All the drainage issues have been resolved and soon the mid 1940s retaining wall that was removed for a drainage system will be re-faced. Galvanized half round gutters were added above the lower patio off the kitchen and ravine patio that with a spout that will drain into a catch basin of river rocks (drains to the ravine). It was added after watching the effects of rain splatter up against the original ravine side french doors. (Prevailing winds are from the SW-the side the doors are on. The Point Room points south)

The house has been emptied for the next big phase…removal of the concrete floors so we can replace the hydronic heating..with a new geothermal system that will work off our well. We are annexing to tap into city water for house use. The well will be used for the heating and watering landscape.

We installed heavy posts in concrete with a steel gate after someone drove their truck through our heavy chain barricade and stole new soffit wiring that our electrician had just installed. Really frustrating! No one will be able to drive into our property now and our workers and neighbors have been instructed to contact police if they see intruders. The gate will be replaced with one my husband designs when we get to that point.

I have to say when you are on site you feel so removed from the suburban hell in close vicinity. The rush of the flowing creek blocks out all other background noise. Eventually after the annexation we will erect a fence along Broad Street (my husband will design it) and that coupled with a pond fountain should limit street noise. The leaves are off right now and it isn't really an issue, though.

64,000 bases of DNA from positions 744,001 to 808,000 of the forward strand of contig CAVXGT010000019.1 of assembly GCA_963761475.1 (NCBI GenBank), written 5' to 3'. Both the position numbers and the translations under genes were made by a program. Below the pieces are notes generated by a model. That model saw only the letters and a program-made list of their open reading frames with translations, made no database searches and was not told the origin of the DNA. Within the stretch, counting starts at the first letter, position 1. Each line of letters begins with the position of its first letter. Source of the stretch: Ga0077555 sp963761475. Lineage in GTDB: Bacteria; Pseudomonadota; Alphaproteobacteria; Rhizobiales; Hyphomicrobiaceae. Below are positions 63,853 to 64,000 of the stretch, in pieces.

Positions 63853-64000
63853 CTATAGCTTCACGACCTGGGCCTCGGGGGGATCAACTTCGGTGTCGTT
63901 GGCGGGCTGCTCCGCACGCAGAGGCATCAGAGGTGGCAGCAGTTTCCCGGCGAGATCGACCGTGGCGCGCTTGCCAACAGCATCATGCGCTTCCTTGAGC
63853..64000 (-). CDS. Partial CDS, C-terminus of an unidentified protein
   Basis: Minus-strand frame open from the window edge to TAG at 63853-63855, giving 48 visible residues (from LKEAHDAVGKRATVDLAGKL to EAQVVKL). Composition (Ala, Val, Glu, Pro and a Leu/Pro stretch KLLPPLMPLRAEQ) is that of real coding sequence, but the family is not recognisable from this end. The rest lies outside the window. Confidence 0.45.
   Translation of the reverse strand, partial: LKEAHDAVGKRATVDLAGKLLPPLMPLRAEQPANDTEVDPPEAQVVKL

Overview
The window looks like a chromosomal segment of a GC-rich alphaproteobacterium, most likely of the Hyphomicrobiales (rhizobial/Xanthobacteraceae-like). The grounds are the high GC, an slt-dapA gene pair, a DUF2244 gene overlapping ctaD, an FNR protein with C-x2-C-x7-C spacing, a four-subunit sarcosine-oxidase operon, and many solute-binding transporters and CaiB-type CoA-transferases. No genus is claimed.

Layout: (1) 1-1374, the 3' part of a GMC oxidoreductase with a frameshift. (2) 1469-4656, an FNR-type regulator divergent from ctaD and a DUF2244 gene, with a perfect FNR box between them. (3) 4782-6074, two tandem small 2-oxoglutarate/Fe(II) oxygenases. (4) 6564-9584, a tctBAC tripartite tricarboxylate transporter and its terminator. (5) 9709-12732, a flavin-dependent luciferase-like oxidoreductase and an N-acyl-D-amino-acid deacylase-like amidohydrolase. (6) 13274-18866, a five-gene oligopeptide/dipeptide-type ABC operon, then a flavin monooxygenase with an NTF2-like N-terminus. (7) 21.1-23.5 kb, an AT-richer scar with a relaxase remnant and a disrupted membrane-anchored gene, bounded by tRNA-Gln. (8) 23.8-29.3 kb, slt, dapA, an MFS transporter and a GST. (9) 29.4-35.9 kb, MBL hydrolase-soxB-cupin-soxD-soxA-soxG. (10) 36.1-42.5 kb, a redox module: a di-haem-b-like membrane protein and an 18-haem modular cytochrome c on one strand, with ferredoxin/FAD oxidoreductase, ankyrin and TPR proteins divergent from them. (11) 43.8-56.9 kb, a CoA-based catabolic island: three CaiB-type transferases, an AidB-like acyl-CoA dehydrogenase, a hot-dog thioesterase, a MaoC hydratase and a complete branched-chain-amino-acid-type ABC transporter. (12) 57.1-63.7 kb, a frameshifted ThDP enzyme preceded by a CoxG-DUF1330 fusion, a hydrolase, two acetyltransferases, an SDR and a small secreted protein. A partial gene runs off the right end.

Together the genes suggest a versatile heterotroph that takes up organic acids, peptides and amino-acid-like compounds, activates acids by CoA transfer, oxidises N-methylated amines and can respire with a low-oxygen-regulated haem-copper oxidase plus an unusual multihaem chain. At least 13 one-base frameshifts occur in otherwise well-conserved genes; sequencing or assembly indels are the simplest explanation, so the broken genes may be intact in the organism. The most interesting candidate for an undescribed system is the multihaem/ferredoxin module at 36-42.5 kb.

Thanks for all the information that we used so far and will in the future. 2015 marks the 75th anniversary of Glenbrow. We would love to be at a point were we could show off our efforts.
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DavidC



Joined: 02 Sep 2006
Posts: 5994
Location: Oak Ridge, TN

PostPosted: Wed Dec 31, 2014 9:35 am    Post subject: Reply with quote

Thank you, Mod mom, for keeping us well informed and updated on your progress. You have accomplished a great amount already! The challenges at Glenbrow are huge - and it's wonderful to know that the home now has owners who are able to, first-and-foremost, save it from demolition - and then to be able to bring it back to it's beautiful glory. You truly have in your hands one of the most special homes in Ohio!

Keep up the fantastic work!


David


Last edited by DavidC on Wed Dec 31, 2014 4:28 pm; edited 1 time in total
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SDR



Joined: 17 Jun 2006
Posts: 14603
Location: San Francisco

PostPosted: Wed Dec 31, 2014 3:23 pm    Post subject: Reply with quote

What a pleasure seeing this one "coming back" ! What a lot of work . . .

SDR
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ScottCLE



Joined: 15 Jan 2012
Posts: 36
Location: Euclid, OH

PostPosted: Thu Jan 01, 2015 5:13 am    Post subject: Reply with quote

The project is really looking incredible. It really is great to see this house come back to life! Thank you so much for all of your hard work.
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DavidC



Joined: 02 Sep 2006
Posts: 5994
Location: Oak Ridge, TN

PostPosted: Fri Dec 01, 2017 2:26 pm    Post subject: Reply with quote

Bringing the Gunning Glenbrow thread back post-shutdown.


David
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SDR



Joined: 17 Jun 2006
Posts: 14603
Location: San Francisco

PostPosted: Fri Dec 01, 2017 2:37 pm    Post subject: Reply with quote

Hmm. Is there another Gunning thread ? Comments on the house have appeared much more recently -- somewhere -- than January of 2015 . . .

SDR